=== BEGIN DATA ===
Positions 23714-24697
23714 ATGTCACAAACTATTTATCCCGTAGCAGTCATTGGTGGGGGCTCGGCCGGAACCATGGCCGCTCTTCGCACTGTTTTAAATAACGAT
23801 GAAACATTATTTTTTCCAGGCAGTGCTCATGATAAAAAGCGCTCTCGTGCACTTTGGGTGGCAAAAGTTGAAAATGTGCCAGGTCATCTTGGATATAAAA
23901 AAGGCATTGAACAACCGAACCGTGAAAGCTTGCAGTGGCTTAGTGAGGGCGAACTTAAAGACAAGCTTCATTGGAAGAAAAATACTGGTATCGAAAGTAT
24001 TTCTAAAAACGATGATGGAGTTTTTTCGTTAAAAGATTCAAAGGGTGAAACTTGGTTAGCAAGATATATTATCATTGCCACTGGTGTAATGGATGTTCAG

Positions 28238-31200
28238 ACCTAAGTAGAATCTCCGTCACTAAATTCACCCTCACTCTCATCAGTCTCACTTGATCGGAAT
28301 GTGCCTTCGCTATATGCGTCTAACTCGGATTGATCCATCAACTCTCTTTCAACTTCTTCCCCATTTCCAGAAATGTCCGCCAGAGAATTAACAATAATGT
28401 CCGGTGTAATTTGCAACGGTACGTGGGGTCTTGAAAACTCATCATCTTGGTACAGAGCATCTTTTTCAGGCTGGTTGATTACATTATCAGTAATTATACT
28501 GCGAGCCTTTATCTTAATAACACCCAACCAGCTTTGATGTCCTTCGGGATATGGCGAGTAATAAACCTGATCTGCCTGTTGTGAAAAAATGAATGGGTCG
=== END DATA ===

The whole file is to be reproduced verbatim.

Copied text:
Positions 23714-24697
23714 ATGTCACAAACTATTTATCCCGTAGCAGTCATTGGTGGGGGCTCGGCCGGAACCATGGCCGCTCTTCGCACTGTTTTAAATAACGAT
23801 GAAACATTATTTTTTCCAGGCAGTGCTCATGATAAAAAGCGCTCTCGTGCACTTTGGGTGGCAAAAGTTGAAAATGTGCCAGGTCATCTTGGATATAAAA
23901 AAGGCATTGAACAACCGAACCGTGAAAGCTTGCAGTGGCTTAGTGAGGGCGAACTTAAAGACAAGCTTCATTGGAAGAAAAATACTGGTATCGAAAGTAT
24001 TTCTAAAAACGATGATGGAGTTTTTTCGTTAAAAGATTCAAAGGGTGAAACTTGGTTAGCAAGATATATTATCATTGCCACTGGTGTAATGGATGTTCAG

Positions 28238-31200
28238 ACCTAAGTAGAATCTCCGTCACTAAATTCACCCTCACTCTCATCAGTCTCACTTGATCGGAAT
28301 GTGCCTTCGCTATATGCGTCTAACTCGGATTGATCCATCAACTCTCTTTCAACTTCTTCCCCATTTCCAGAAATGTCCGCCAGAGAATTAACAATAATGT
28401 CCGGTGTAATTTGCAACGGTACGTGGGGTCTTGAAAACTCATCATCTTGGTACAGAGCATCTTTTTCAGGCTGGTTGATTACATTATCAGTAATTATACT
28501 GCGAGCCTTTATCTTAATAACACCCAACCAGCTTTGATGTCCTTCGGGATATGGCGAGTAATAAACCTGATCTGCCTGTTGTGAAAAAATGAATGGGTCG